Friday, December 01, 2006

Poor Mexico. So far from God. So Close to the U.S.

Felipe Calderon has taken over as Mexico's president amid accusations of voter fraud in his election over Andres Manuel Lopez Obrador, by less than a percentage point. Obrador has responded by launching a “parallel government” in Mexico City last week.

This follows the disappointment of Vincente Fox’s administration following his victory over the corrupt PRI that held power for over six decades.

There is a sentiment among some Americans to just build a fence around Mexico. You know – out of sight, out of mind. The problem with that thinking is our histories are intertwined, as are our peoples. The turbulence in Mexico has the potential to impact upon the United States. The U.S. needs a sensible and humane immigration policy and it needs to move consideration for support for a healthy democracy and economy in Mexico from the back burner to the front burner.

This is Marc Cooper’s assessment:
By the time you read this on Friday, Mexico's new president, Felipe Calderon, will or will not have successfully been sworn in on the floor of the national congress. The governing PAN party and the opposition left-of-center PRD party maintain literal rival campouts on the floor of the legislative chamber. The PRD has vowed to physically block Calderon from taking the oath. And the PAN promises to block the PRD's blocking maneuver. Two days this stand-off came to juvenile fisticuffs.

There's not much to laugh about in this tragi-comic opera. And it's a shame that Mexican politics and the immediate future of the Mexican people might hang in the balance of this lucha libre.

The PRD -- and about half the Mexican population according to recent polls-- believe that Calderon stole last July's election. Since then, defeated leftist candidate Andres Manuel Lopez Obrador, has been leading a campaign to render Mexico ungovernable. AMLO had requested a recount of the votes, having lost to Calderon by a half-point in a three-way election. The national election council, after conducting a sample of contested precincts, said such a recount wasn't necessary.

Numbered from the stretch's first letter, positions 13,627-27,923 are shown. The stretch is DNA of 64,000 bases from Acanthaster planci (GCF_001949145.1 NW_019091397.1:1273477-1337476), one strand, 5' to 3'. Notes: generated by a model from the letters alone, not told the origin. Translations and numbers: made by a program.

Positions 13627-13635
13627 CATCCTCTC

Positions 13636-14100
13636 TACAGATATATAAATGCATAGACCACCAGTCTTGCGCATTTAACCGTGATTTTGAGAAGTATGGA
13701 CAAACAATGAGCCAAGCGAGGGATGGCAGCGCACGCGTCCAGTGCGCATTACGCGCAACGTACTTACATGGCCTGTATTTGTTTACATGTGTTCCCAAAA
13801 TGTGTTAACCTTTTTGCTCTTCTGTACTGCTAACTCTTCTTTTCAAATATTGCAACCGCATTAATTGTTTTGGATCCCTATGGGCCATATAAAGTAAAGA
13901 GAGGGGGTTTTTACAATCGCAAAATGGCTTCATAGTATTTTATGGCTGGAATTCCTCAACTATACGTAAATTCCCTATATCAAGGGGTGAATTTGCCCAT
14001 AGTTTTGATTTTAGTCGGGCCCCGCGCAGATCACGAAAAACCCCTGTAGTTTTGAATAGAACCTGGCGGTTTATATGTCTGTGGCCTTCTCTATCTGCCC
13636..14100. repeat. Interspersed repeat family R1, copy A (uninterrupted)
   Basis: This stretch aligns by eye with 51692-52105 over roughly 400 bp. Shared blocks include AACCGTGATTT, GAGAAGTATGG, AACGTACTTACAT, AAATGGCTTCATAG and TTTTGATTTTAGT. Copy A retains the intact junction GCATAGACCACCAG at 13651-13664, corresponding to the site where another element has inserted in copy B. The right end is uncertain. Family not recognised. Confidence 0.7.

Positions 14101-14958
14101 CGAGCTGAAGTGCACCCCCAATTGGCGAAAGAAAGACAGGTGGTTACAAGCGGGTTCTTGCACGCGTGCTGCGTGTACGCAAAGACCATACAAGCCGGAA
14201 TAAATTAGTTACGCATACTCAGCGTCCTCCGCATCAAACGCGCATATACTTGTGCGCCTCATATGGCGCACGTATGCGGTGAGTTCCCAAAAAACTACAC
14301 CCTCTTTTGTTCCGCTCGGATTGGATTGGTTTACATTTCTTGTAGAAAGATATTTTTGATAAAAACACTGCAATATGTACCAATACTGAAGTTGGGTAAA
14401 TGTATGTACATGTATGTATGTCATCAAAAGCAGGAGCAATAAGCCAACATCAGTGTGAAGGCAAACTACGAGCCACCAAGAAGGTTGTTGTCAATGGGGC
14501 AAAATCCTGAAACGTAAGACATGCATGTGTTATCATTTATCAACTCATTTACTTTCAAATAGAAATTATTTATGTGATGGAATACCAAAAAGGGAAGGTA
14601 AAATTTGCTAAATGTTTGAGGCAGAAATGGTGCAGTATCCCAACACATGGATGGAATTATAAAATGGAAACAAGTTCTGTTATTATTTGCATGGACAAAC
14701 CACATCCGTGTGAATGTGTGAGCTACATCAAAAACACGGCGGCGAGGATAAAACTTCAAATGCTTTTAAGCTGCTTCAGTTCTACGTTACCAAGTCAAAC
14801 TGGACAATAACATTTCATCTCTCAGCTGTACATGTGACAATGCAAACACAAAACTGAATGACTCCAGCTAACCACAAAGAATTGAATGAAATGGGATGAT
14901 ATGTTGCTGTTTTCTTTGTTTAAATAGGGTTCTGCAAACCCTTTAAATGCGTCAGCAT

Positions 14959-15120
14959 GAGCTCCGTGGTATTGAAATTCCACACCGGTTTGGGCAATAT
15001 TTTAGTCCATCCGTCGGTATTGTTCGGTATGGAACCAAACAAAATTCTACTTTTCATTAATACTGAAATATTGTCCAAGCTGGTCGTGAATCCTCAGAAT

No doubt that most Mexicans live in a world of shortened horizons and heightened frustrations. The initial promise of reform heralded six years ago by the election of Vicente Fox has dead-ended into continued corruption and crony capitalism. Promised structural reform hasn't materialized, economic growth is anemic, the poorest half of the country has only gotten poorer, and entire cities of the country have devolved into drug-driven chaos and gang warfare. All that and little reason to believe that pro-business, conservative Calderon will make any dent in the mess.

Meanwhile, a mini-insurrection still rocks the volatile, southern state of Oaxaca. Months of protests have been quashed by security forces. But discontent still simmers.

That said, I think any honest observer has to seriously question the strategy and tactics of the AMLO and the PRD. Lopez Obrador recently proclaimed himself president, appointed a shadow government and, as noted above, is now trying to disrupt the swearing-in of Calderon. This is rather reckless and dangerous brinksmanship that threatens the already fragile institutionality of the Mexican state. The PRD is not a revolutionary party that could, for better or for worse, lead an armed revolt. And yet it is contributing to an atmosphere that creates the impression that peaceful change is impossible. That's almost a text book definition of demagogy -- demagogy of the sort that usually ends in a bloodbath of those sucked into a movement that has no plausible exit.

AMLO's extreme strategy would be more credible, more responsible, and more effective if he himself had a bigger mandate. But both he and Calderon barely captured 35% of the vote each. So even if Calderon's count was inflated enough to push him over the line, AMLO's claim on being the legitimate president of Mexico is just as tenuous.

Beyond Friday's antics on the congressional floor, Mexico now enters a period of dangerous and extended turbulence. Who, by the way, in Washington is paying any attention to this? Poor Mexico. So far from God. So Close to the U.S.

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